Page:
Once the in-progress state requirements have been fully implemented, more than a third of U.S. high school students will have guaranteed access to a personal finance course. Momentum is expanding beyond guarantee states, too. There are 48 personal finance bills pending in 18 states according to NGPF’s financial education bill tracker.
Importantly, 88% of surveyed adults support personal finance education mandates—and most wish they had also been required to take a personal finance course themselves.
When we ask the next generation of graduates if they understand how to build a budget, it’s more likely that they will confidently say “yes”.
Ranked: The Best U.S. States for Retirement
Getting ready for retirement? See which states score the highest in terms of affordability, quality of life, and health care.
Ranked: The Best U.S. States for Retirement
What is the most important aspect of retirement planning?
If you said finances, you’re probably right. But have you ever thought about where the best place is to retire? Being strategic about location can make a big impact on your quality of life, and perhaps help your savings go just a bit further.
To help break it down, we’ve visualized data from personal finance platform, WalletHub, which ranked the best U.S. states for retirement as of 2023.
Data and Methodology
WalletHub ranked each state using 47 metrics across three dimensions.
- Affordability (7 metrics worth 40 points)
- Quality of Life (22 metrics worth 30 points)
- Health Care (18 metrics worth 30 points)
Here are some examples of what each dimension measures:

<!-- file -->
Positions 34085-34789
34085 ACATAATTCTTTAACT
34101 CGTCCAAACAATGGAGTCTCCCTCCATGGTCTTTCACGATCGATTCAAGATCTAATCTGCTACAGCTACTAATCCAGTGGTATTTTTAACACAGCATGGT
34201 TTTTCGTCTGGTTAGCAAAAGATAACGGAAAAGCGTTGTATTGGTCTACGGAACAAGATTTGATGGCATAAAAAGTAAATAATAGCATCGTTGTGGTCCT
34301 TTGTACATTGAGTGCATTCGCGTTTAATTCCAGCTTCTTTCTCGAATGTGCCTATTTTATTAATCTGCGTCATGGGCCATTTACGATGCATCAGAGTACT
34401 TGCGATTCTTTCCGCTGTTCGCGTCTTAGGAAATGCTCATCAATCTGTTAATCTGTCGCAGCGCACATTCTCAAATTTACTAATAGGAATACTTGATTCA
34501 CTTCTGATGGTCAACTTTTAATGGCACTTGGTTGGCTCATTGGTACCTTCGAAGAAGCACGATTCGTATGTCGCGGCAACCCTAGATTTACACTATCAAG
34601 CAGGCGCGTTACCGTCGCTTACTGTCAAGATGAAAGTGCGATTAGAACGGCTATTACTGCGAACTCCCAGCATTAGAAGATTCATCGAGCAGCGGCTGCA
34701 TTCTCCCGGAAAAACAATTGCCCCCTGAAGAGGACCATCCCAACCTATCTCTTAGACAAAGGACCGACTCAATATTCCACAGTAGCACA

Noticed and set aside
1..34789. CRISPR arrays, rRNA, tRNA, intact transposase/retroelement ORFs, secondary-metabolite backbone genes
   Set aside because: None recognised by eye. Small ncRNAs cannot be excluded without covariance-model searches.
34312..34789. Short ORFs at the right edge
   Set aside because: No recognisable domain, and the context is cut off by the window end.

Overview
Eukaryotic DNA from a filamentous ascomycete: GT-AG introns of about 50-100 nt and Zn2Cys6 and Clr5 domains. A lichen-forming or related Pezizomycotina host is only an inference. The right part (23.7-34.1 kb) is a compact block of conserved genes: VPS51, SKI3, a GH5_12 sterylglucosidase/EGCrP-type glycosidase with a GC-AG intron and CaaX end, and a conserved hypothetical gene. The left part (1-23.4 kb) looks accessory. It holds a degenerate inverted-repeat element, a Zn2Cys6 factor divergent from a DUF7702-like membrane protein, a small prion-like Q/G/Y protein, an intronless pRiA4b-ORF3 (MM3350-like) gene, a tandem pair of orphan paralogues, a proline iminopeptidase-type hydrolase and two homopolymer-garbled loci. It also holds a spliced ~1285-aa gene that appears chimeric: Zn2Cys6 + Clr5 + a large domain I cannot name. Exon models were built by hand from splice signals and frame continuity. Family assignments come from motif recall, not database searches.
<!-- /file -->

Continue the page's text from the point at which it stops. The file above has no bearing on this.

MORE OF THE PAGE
- Affordability: Cost of living and taxation
- Quality of Life: Quality of elder-abuse protections and crime rates
- Health Care: Number of health professionals per capita and life expectancy
Visit the source for the full list of metrics.
The final scores (visualized as the bars in the infographic above) represent each state’s weighted average across all metrics. See below for more comprehensive results.
|Quality of Life|
According to this methodology, Virginia is currently the best state for retirement. Although the Southeastern state does not excel in any one dimension, it scores consistently well across all three to create a very balanced retirement profile.
This gives it a slight advantage over second place Florida, which excels in quality of life and affordability, but falls further behind in terms of health care. Third-placed Colorado is a mirror of Florida, offering excellent health care but a lower quality of life in comparison.
How to Interpret These Results
It’s important to remember that this ranking is purely based on data and the methodology above, and may not be tailored to your individual preferences.
For example, if you believe that health services will be very important during retirement, you may rank Minnesota (#1 in terms of health care) much higher than eighth place.
You may notice that prioritizing one dimension will often come at a trade-off in others. Looking at Minnesota once more, we can see that the state is also one of America’s most expensive.
Looking to retire outside of the U.S.? Check out this graphic on the top 25 countries to retire in.